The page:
— L.A. JAZZ SCENE

In a highly competitive field, Donna Deussen is deserving of much more attention than she has been given. Her time has come. California Dreaming" opens the disc with a gentle jolt that is not fully realized until Deussen shows off her scat chops and duels with tenor saxophonist Wayne Wayne.  Deussen's scat singing is full-throttle. She scats as naturally as she sings. The after-hours thrill of Donald Fagen's terminally hip "Do Wrong Shoes" is accentuated by bassist Matt Vanbenschoten's walking tempo seasoned with guitarist Paul Weitz's too-cool stylings.  Weitz's crack trio combines with Deussen's voice is like a perfect fall pie crust, rich and comfortable. A spare and humid coupling of "Black Coffee" with "Night in Tunisia" highlights the recording with the most inventive of arrangements. Deussen dances with Wayne's tenor saxophone, bouncing phrases off the hornman like an inspired handball player; the singer has the upper hand. On the Street Where You live is beautifully completed and realized. Deussen's voice, if anything, has become more like itself: more comfortable and compliant. Deussen never over-sings. Very good show, here! ON C. MICHAEL BAILEY'S BEST RECORDINGS OF 2014 LIST: http://www.allaboutjazz.com/c-michael-baileys-best-recordings-of-2014-beat-kaestli-by-c-michael-bailey.php” - C. Michael Bailey

All About Jazz

The blending of talents featured on On the Street Where You Live, the new recording from jazz vocalist Donna Deussen and guitarist Paul Weitz’s trio, is deeply satisfying. It’s also very organic, with the album feeling like it came together over black coffee and the recording taking place between sure friends. In essence, that is the story. “Several of the arrangements came while sitting around Paul’s kitchen table, just throwing out ideas and experimenting with different sounds and rhythms,” says Deussen. “We’d just sit there and record something on Paul’s little Zoom recorder, until something sounded right.”  “California Dreamin’” is slipped into 3/4 time and benefits from a few interesting twists. Van Benschoten’s bass is warmly prominent in the mix, pushing the tune forward as Donna Deussen’s magnificent tone takes hold. And Wayne’s saxophone blisters through like a hot breeze on a hotter night, crisply delineating this rendition as pure jazz fire. Other familiar cuts follow and there’s more uniqueness to be found, like on the glorious Joni Mitchell track “Both Sides Now.” Deussen taps to the emotional core of the piece while kicking up the tempo a smidge and throwing in more layers. It’s a bold move, but it pays off. The simmering “Do Wrong Shoes” is another highlight, with the robust textures of Donna Deussen’s voice really taking hold. She sensually stretches words and adds just the right thick punch where it counts. Weitz adds swanky accents and springs into action for a fluid, fluent solo. On the Street Where You Live is a tremendous example of what happens when a unit connects and the music is found on the same page. There’s no sense of ego and no insufferable “performance.” Instead, Donna Deussen and Paul Weitz’s trio manage a remarkably pure and superbly fresh record. This is “kitchen table jazz” at its finest.” - Jordan Richardson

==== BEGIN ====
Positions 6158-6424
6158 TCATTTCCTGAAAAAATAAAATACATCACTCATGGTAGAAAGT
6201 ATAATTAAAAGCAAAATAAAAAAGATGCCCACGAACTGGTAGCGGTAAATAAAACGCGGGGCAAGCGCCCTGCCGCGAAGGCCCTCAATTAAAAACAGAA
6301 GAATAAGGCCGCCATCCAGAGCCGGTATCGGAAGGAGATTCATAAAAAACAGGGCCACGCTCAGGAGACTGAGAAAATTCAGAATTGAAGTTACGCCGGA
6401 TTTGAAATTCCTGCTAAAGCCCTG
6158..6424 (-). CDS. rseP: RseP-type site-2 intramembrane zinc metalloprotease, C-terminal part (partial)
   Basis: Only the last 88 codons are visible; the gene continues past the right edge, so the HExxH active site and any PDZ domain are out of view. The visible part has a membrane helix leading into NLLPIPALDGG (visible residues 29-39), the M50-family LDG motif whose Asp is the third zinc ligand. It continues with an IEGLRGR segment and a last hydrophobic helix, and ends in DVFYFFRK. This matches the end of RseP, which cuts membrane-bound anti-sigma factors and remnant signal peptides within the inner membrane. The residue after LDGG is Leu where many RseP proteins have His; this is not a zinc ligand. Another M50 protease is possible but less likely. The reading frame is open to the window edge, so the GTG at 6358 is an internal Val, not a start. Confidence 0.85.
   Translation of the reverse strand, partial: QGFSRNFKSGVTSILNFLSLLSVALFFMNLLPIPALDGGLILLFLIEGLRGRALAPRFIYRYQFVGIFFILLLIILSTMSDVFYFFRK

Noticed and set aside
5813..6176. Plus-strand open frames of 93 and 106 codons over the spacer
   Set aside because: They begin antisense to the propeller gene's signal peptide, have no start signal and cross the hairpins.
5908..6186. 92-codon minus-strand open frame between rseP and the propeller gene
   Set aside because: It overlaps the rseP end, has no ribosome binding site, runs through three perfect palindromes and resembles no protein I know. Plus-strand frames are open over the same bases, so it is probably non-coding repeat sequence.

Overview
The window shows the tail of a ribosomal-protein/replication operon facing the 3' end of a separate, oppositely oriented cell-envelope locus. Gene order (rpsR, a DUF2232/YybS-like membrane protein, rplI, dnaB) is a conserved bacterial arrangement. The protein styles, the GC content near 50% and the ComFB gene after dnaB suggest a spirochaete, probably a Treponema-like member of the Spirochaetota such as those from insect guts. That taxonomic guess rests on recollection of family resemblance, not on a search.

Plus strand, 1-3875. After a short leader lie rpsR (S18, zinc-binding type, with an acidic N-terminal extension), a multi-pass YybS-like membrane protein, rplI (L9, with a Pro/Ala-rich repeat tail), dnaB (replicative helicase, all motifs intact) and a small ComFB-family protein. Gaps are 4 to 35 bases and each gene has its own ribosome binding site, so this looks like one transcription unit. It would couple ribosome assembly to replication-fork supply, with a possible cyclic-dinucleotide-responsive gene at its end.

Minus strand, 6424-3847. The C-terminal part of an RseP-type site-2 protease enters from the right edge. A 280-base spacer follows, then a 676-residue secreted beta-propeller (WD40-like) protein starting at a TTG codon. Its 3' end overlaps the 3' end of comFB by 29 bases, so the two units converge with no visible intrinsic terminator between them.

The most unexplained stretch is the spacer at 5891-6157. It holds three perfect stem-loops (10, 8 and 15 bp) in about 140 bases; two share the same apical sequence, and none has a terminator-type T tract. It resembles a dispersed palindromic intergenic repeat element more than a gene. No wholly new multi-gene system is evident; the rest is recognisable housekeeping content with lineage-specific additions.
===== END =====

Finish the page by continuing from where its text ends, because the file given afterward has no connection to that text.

Something Else Reviews

“An array of classic pop tunes and cabaret novelties are given waltzing jazz rhythms and bluesy atmospherics ... in the merging of “Black Coffee” and “A Night in Tunisia,” Deussen’s vocals adapts to the shifts in the rhythmic changes, alternating between a sensual glide and a bopping scat vamp while Wayne Wayne’s saxophone infuses sparks into the melody. Deussen’s waltzing vocals in “Fly Me to the Moon” gives the track a feminine touch as Geoff Nudell’s improvisations on clarinet shrouds the tune in graceful silhouettes. Pop songs are sweetened with a dash of jazz and a scoop of blues in Donna Deussen’s and Paul Weitz’s hands. “On The Street Where You Live” has a melodic finish and smooth fluidity that music lovers can’t resist.”” - Susan Frances

AXS Entertainment - Examiner.com